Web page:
The second main impact is on employment. In some SIDS such as Vanuatu, tourism provides 42.4% of total employment. The financial crisis resulted in people with less disposable income so people travelled less for holidays in the Pacific. The decline in tourism is evident in many SIDS and this has had huge impacts on employment levels and income which in turn impact on the lifestyle of that family.

    Overall, these impacts result in a vicious cycle and therefore while two main impacts have been identified, the flow on effects of these on people’s wellbeing is endless.

    References:
    Perch, L., and Roy, R. 2010. Social policy in the post-crisis context of small island developing states: a synthesis. UNDP: Brazil.

    Chhibbler, A. 2009. The global economic crisis and the Pacific Island Countries: the human and social dimensions. [Online]. Availbale: http://vanuatu2010.un.org.fj/resources/uploads/attachments/documents/SpeechAjayChhibberLowyInst2.pdf. [Accessed: 19/9/12].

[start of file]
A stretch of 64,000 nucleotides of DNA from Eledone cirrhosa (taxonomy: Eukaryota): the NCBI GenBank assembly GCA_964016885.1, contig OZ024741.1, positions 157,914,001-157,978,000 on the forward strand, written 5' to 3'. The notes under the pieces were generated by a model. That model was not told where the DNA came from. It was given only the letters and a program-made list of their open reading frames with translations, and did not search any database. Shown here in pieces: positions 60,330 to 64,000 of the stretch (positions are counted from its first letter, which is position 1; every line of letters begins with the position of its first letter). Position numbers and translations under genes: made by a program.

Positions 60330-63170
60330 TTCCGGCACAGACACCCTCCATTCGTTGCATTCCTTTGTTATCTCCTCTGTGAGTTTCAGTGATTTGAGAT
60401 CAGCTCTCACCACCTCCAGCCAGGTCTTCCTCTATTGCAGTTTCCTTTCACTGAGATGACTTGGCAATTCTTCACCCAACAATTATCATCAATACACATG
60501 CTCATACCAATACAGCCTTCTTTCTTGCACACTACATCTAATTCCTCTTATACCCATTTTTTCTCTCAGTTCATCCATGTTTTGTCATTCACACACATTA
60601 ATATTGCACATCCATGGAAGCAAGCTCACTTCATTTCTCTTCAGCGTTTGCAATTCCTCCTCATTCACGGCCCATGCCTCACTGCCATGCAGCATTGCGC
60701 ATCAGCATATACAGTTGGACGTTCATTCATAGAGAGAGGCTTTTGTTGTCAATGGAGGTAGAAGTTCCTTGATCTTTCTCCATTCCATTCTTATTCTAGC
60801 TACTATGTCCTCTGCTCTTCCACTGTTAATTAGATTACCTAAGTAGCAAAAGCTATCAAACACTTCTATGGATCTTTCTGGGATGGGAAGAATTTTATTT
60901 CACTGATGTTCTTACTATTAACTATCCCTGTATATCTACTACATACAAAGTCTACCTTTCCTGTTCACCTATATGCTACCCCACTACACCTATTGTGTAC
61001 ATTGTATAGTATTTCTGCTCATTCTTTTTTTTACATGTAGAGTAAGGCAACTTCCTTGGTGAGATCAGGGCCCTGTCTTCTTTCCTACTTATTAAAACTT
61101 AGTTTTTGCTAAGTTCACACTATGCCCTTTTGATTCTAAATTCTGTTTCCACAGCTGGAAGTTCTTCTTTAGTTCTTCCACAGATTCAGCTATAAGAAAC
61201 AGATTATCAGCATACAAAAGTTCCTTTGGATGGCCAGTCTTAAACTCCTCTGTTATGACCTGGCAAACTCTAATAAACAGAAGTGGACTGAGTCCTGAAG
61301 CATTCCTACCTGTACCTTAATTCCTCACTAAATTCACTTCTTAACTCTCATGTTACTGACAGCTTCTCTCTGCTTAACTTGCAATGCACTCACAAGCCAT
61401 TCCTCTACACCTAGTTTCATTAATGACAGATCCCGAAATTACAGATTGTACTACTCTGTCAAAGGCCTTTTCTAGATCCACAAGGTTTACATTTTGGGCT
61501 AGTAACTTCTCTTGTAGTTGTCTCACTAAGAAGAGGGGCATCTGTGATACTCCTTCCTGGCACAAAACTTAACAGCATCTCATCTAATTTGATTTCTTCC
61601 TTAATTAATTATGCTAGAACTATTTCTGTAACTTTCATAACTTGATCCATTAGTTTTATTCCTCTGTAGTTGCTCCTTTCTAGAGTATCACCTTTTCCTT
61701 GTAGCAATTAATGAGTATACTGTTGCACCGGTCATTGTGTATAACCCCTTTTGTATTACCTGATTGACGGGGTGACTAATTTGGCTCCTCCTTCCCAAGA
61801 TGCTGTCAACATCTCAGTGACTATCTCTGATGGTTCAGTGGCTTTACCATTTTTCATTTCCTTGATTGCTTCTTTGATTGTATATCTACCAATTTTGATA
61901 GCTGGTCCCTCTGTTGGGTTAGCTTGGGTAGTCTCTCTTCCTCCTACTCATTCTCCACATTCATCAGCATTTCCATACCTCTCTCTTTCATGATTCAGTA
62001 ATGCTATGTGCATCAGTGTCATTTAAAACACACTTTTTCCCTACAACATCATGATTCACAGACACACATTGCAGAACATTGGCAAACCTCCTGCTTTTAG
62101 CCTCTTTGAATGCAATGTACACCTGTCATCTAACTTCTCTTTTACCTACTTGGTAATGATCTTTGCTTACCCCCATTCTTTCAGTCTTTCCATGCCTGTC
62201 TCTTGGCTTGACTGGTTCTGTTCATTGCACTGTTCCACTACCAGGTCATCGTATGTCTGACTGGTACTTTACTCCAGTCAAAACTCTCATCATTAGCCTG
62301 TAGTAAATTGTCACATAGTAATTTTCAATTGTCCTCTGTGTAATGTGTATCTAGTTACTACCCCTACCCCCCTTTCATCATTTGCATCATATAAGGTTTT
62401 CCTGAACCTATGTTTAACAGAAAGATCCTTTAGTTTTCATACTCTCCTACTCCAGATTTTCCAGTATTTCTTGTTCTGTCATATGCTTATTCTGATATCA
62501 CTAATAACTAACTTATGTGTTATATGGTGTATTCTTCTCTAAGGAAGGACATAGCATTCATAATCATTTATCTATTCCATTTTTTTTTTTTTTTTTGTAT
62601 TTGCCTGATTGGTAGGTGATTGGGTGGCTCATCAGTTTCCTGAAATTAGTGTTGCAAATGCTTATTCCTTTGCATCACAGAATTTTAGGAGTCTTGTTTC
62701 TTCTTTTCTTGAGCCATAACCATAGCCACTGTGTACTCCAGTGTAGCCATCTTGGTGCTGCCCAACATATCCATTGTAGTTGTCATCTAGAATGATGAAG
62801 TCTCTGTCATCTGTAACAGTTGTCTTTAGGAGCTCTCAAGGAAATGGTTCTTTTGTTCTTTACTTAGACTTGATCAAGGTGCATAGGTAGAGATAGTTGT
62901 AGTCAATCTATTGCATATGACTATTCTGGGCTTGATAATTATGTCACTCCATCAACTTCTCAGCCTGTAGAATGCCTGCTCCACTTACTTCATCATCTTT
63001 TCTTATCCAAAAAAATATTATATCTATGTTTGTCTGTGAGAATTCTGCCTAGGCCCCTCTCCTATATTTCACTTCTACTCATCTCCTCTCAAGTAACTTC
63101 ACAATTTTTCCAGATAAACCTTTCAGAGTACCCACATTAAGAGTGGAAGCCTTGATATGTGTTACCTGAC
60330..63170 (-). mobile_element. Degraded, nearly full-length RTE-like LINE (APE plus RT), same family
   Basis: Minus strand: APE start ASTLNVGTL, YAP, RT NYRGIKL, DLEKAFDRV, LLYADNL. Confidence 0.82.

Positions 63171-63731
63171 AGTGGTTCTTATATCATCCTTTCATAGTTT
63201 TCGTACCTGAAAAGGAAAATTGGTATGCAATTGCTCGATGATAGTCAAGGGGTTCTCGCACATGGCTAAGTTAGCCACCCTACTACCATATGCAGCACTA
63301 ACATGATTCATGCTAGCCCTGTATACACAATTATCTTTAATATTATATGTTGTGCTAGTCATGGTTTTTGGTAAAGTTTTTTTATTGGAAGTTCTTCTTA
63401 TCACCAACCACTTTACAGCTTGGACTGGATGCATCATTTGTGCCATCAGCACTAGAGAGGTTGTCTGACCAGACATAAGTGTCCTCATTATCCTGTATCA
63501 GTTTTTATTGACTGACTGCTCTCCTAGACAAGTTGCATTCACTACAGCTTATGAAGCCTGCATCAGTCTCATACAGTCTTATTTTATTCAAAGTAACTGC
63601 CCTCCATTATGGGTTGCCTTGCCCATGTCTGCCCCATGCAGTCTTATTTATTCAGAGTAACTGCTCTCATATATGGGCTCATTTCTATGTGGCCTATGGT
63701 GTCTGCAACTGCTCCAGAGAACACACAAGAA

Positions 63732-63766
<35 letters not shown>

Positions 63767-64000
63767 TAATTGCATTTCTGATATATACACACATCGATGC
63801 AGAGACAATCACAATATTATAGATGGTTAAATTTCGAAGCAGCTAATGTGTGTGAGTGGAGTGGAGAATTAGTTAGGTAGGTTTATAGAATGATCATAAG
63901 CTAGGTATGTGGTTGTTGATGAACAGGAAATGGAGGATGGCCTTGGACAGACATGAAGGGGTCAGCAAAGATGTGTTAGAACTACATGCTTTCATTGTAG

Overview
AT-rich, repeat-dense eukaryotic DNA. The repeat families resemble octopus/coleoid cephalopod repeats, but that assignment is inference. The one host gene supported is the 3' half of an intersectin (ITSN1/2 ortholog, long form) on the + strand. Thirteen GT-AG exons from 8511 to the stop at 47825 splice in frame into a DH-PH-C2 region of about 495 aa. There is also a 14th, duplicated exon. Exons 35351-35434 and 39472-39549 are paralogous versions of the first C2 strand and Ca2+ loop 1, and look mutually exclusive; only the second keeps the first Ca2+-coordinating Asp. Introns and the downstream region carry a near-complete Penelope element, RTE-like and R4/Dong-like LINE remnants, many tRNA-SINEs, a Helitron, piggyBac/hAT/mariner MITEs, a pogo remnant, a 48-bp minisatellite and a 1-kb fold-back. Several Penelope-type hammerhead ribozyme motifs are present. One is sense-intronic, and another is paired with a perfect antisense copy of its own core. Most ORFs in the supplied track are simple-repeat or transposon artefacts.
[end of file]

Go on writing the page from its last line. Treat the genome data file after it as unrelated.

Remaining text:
Michael - 1612148

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  20. Small Island Developing States (SIDS), due to the monocultural character of their economies, tend to be more susceptible to the impact of large external economic, environmental and social changes. This susceptibility has been emphasized during the current global financial crisis. Two major impacts that SIDS have faced as a result of this crisis include a reduction in household income and a decrease in national GDP. The reduction in household income, experienced across many nations, has derived mostly from increased unemployment and has forced many of these households beneath the poverty line. GDP within these states has also declined. This has largely been due to the dependent nature of many sectors of these economies’ on exports such as tourism.